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Author Topic: Who Has Good Civil Liberties and Constitutional Law Programs?  (Read 1839 times)

Hank Rearden

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Re: Who Has Good Civil Liberties and Constitutional Law Programs?
« Reply #20 on: June 26, 2007, 11:05:52 AM »


More mysterious than how many people admire Rand's philosophy is how horrified some people are (like Andrew) of her even being mentioned.  There is something about her ideas that they fear.  I'm with Lindbergh--what's wrong about valuing human creativity and the individual spirit?  That's what the thrust of her philosophy is all about.  It has just never seemed that controversial to me. 

I'm all for creativity and the individual spirit.  That's not my problem with her at all.

What is your problem with her then?  You've never made it clear.  You just take pot shots whenever you get a chance. 
CLS '10

The appropriateness of Perpetua would probably depend on the tone of the writing.  When I used it, I (half playfully) thought the extra space made the words sort of resonate.

thedudebro

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Re: Who Has Good Civil Liberties and Constitutional Law Programs?
« Reply #21 on: June 26, 2007, 02:56:40 PM »

What is your problem with her then?  You've never made it clear.  You just take pot shots whenever you get a chance. 

Assuming a zero sum game, for starters.

explain. using cool economic terms doesn't mean *&^% unless you can explain why you believe as you do.

thedudebro

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Re: Who Has Good Civil Liberties and Constitutional Law Programs?
« Reply #22 on: June 26, 2007, 03:10:59 PM »
I'm interested in Civil Liberties and Constitutional Law (so basically I'm in love with the Bill of Rights).  Does anyone know of any schools that have a special focus in this area?  And does it really matter which school you go to if you have a particular style of law in mind? 

hippy bleeding heart liberal. the bill of rights was designed by the mob of lesser humans in order to keep the strong and powerful aristocratic few from enjoying their manifest destiny, and will one day be destroyed through the actions of heroes.


You're confused.

The BOR was designed as a check on the tyranny of the majority, and implicitly protects the superior individual from the masses.

You may, however, have a beef with the equal protection clause, or the Civil Rights Act.

Why would a superior individual need rights?

To protect him or her from the looting masses, a la Ayn Rand novels. 

Again though, in a war of all against all, what would happen? the strong individuals would destroy the weak individuals. it's only when the weak individuals collectivize themselves that they are able to overcome the stronger few, and it's only when individuals collectivize that law and right are established.

thedudebro

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Re: Who Has Good Civil Liberties and Constitutional Law Programs?
« Reply #23 on: June 26, 2007, 03:24:13 PM »

Again though, in a war of all against all, what would happen? the strong individuals would destroy the weak individuals. it's only when the weak individuals collectivize themselves that they are able to overcome the stronger few, and it's only when individuals collectivize that law and right are established.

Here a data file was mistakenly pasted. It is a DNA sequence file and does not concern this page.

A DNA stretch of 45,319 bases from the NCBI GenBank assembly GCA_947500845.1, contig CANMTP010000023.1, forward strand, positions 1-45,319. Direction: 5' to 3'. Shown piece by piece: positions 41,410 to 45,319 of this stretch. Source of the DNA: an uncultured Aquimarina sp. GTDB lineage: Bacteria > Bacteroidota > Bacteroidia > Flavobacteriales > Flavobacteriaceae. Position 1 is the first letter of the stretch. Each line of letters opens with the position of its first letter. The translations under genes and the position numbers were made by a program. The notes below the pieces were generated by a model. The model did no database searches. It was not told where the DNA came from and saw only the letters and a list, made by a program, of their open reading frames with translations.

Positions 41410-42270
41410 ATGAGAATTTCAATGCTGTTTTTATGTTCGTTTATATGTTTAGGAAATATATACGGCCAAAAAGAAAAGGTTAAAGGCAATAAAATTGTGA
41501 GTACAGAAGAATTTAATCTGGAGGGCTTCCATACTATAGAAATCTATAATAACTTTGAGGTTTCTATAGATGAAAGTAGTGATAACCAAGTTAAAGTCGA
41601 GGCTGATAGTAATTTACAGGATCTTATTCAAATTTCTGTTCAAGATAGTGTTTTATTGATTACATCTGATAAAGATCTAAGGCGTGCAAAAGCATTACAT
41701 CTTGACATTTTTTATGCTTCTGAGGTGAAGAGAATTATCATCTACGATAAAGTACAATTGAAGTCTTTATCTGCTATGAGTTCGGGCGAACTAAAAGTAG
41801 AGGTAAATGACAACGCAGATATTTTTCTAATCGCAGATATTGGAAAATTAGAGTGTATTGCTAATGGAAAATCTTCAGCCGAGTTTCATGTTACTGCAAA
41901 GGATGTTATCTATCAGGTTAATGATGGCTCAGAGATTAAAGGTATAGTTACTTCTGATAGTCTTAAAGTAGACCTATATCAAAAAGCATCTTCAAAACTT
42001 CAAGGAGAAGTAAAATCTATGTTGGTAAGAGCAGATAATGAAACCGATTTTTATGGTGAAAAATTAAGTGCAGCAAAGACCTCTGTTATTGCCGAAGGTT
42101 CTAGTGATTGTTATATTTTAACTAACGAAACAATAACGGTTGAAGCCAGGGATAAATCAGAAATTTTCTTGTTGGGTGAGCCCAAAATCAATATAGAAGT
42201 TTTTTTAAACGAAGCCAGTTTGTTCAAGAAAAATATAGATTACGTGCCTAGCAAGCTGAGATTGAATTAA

But in such a world it's not necessarily the creative or the free spirited who win.  It's the biggest, the strongest, the one with the most guns or the one with the most control over others to make them wield guns.  This, I don't think, is Rand's vision or mine.  Is it yours?

Well isn't it the ones with the guns that have the most freedom? If I have the gun and you don't then doesn't that make me free to do what I want while you're dependent upon me not shooting you? And with my freedom I can be creative, and not restricted by right or law.

Hank Rearden

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Re: Who Has Good Civil Liberties and Constitutional Law Programs?
« Reply #24 on: June 26, 2007, 03:24:46 PM »


Again though, in a war of all against all, what would happen? the strong individuals would destroy the weak individuals. it's only when the weak individuals collectivize themselves that they are able to overcome the stronger few, and it's only when individuals collectivize that law and right are established.

I guess you'd call that irony then?  That individual rights can only be protected when collective steps are taken (usually by some government entity)?  
CLS '10

The appropriateness of Perpetua would probably depend on the tone of the writing.  When I used it, I (half playfully) thought the extra space made the words sort of resonate.

thedudebro

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Re: Who Has Good Civil Liberties and Constitutional Law Programs?
« Reply #25 on: June 26, 2007, 03:31:03 PM »


Again though, in a war of all against all, what would happen? the strong individuals would destroy the weak individuals. it's only when the weak individuals collectivize themselves that they are able to overcome the stronger few, and it's only when individuals collectivize that law and right are established.

I guess you'd call that irony then?  That individual rights can only be protected when collective steps are taken (usually by some government entity)?  

I suppose. The idea of "individual rights" is only recognizable in relation to a community. Who else but a community could ever establish rights? A man living alone on an island would not wake up oneday and say to himself that it'd be nice to be able to speak freely.